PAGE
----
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What’s Eating the NYPD?

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The officers pictured here were photographed at random in public places in the city. None of them were interviewed by New York Magazine or have any connection to the officers quoted in this article.  

For all Perez’s enjoyment of his adventures—and pride that he never had to fire his weapon—what’s particularly interesting about his career is that it spans the CompStat era. He came onto the force five years before the arrival of Commissioner Bill Bratton and his colorful, innovative sidekick, Jack Maple, who brought New York policing into the modern-­technology era. CompStat mapped crime data to show where patterns and trouble spots were forming. It also brought together commanders for regular meetings to share tactical expertise and ideas. But CompStat was also a necessary shock to a complacent system: Top brass grilled the field bosses, sometimes mercilessly, on what they were doing to solve problems, and if changes and solutions weren’t in place by the next meeting, transfers and demotions were made.

Most of those elements continue in the Kelly era, and they’ve been honed as better technology makes ever-more-detailed crime numbers available faster. Kelly’s close-cropped hair and squashed nose make him look like the classic Irish cop and Marine combat vet, and he’s authentically both. The part of his résumé that’s often overlooked is that Kelly has a master’s in public administration from Harvard, and he remains a fan of dispassionate analysis. CompStat’s role in reforming the department’s management practices has been well established and mythologized, but what’s less well understood is how CompStat’s focus on numbers has filtered down and permeated daily police life. Depending on your rank, it ranges from an annoying background hum to an ever-present pounding on the brain. For frontline supervisors in each precinct, preparing for the CompStat cross-­examination inside One Police Plaza is a time-consuming task. One recent morning, for instance, it was the 113th Precinct in Queens on the griddle. Commanding officers stood at the podium at the open end of a horseshoe of tables; staring back at them were a dozen of the NYPD’s top brass, supported by a row of aides. The deputy commissioner of operations at the time, Patrick Timlin, was incredulous: “We can muster one collar? One legitimate robbery collar? In 28 days?”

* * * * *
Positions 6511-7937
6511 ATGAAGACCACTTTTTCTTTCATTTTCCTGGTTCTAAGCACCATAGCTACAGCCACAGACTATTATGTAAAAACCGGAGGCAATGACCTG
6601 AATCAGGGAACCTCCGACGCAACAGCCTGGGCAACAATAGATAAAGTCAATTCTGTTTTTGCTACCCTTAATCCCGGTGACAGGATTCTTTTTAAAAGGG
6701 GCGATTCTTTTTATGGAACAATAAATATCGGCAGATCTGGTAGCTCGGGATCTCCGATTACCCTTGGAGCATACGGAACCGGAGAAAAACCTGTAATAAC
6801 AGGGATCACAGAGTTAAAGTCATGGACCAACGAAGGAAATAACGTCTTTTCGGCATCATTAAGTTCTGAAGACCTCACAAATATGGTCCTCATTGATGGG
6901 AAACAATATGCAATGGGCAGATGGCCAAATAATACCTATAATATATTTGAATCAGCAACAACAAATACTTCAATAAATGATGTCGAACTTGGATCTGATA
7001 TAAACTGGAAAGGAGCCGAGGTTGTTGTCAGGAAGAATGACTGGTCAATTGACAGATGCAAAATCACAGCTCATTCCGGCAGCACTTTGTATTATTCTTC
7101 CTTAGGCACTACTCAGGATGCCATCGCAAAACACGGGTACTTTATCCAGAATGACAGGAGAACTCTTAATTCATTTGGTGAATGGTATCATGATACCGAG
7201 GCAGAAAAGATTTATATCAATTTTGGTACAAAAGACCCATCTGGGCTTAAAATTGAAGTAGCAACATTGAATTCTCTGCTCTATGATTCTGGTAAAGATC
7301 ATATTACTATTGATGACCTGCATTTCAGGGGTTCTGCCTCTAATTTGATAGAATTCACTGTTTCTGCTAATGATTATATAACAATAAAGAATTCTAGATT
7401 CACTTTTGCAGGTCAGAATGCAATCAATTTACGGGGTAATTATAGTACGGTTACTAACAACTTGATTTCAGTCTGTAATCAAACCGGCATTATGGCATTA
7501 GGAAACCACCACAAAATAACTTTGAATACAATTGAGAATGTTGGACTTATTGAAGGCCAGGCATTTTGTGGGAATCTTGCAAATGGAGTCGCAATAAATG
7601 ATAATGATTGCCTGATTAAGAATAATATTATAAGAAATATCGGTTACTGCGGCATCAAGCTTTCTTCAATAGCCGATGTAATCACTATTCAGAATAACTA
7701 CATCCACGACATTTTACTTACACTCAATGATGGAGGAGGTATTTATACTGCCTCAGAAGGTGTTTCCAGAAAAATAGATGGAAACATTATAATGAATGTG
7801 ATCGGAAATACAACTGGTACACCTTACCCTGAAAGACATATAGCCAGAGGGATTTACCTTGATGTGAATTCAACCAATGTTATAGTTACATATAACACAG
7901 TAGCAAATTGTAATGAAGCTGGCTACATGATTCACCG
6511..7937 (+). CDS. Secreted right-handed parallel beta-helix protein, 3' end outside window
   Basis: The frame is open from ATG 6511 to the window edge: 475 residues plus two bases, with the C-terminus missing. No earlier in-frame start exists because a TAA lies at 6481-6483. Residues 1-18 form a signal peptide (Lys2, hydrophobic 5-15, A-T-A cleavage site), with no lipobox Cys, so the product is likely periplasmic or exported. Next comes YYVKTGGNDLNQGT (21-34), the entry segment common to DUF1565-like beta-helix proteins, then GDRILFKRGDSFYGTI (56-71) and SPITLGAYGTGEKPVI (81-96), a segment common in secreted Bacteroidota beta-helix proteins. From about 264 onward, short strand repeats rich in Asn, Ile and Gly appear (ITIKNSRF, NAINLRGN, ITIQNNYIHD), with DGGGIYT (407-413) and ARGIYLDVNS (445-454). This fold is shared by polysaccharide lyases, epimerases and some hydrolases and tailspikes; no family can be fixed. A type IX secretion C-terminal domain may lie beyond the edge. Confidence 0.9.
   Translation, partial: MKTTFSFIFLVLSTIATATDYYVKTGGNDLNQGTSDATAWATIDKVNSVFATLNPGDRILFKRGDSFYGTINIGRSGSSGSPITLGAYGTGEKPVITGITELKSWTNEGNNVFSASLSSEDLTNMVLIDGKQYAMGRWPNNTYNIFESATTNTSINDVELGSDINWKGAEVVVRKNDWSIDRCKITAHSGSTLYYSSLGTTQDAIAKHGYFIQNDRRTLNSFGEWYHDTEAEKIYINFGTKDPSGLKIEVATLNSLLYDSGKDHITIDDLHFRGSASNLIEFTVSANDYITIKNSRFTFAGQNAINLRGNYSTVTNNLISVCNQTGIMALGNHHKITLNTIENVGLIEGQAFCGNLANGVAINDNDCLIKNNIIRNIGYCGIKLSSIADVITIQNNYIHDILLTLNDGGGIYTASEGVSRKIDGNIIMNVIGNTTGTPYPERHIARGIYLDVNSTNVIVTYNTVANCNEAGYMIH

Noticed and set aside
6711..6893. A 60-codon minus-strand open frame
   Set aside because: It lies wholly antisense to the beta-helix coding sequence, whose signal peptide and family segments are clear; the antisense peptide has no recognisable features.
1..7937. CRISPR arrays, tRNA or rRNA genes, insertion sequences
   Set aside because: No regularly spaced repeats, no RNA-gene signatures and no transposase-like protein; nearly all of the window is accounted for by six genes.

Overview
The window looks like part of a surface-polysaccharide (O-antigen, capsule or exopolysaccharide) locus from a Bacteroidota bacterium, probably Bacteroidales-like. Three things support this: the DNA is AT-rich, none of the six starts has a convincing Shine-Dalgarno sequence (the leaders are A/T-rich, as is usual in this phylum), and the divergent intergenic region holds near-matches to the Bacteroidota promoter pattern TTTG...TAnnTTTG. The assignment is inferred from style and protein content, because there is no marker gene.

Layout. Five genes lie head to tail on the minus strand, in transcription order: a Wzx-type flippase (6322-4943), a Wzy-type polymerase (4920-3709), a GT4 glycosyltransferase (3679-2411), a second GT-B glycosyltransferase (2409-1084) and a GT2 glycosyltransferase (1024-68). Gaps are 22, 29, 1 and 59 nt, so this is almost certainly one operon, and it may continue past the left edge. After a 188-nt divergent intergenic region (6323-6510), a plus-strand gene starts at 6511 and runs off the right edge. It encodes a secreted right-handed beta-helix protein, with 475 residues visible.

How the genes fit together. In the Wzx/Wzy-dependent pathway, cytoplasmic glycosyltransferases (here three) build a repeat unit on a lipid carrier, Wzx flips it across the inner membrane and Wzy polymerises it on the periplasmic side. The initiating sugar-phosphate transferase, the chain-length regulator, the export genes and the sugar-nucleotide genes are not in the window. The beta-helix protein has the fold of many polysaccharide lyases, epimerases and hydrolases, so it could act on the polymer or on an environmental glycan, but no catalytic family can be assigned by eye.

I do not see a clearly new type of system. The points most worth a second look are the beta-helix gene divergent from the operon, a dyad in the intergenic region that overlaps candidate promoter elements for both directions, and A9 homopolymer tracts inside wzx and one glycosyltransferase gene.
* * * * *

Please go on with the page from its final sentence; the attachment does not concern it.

“This is not an excuse, but … ”

“There are no buts!” Timlin interrupted. “The 113, awright, is one of the top places in the city, for robberies, for shootings, awright? It’s a big, big dog. We can’t operate with one collar from the squad, awright?”

Timlin pulled out a report on the unsolved theft of a 14-year-old’s iPhone on a city bus. “Where’s the urgency?” he demanded. “This kid gets robbed, walks in [at 8 a.m.], and at 22:11 at night, we go out and do a witness canvass! Has the bus driver been interviewed?”

“The bus driver has not been interviewed.”

“How is that possible?”

“We don’t know which bus driver it is at this point.”

“How many bus drivers drive that route at eight in the morning? I think we could probably figure that out … I have a plan here, and it’s now been six weeks. And we’re not seeing any changing course.”

“Chief, that was specifically directed toward burglaries … ”

Timlin interrupted. “No! … It was directed toward performance in the squad. That statement is totally unacceptable, awright? … You can stand up there and tell me that we couldn’t do it because we had seven homicides that day. Then I’ll accept that. But when you say, we were told to do it on burglaries, that’s outrageous!”

If this were a boxing match, the referee would have stopped the fight. The Queens cops tried to plead a shortage of manpower and got no sympathy. “But it’s the truth,” another cop says later. “There simply aren’t enough cops to do everything they want. But you can’t say that. And so everything flows downhill.”

The heat put on supervisors in CompStat gets passed to middle management, then on to the cops in the street. In some respects, the urgency and attention to detail are inspiring. “If you have a bunch of shootings on, say, Livonia Avenue in Brooklyn, there are very few people or agencies—including City Hall, HRA, homeless services, Consumer Affairs, the nonprofit poverty groups—who give a shit about these corners as much as the Police Department,” says a Bloomberg-administration veteran. “The degree of accountability in the Police Department is pretty intense: ‘Where is the ATM? What did you do about the witnesses?’ It’s their job to make those numbers go down, and it’s their motivation for career advancement, and so they care very deeply.”

Cops say that CompStat sometimes gets warped into numbers for numbers’ sake, and it grinds at community relationships. “I grew up in the South Bronx, and in the summer we’d throw a football in the street at night,” an eighteen-year veteran lieutenant says. “The cops would roll by and say, ‘Fellas, just keep it quiet.’ Now we need to make the number, so we write all those kids summonses for dis con—disorderly conduct. And they grow up hating cops.”


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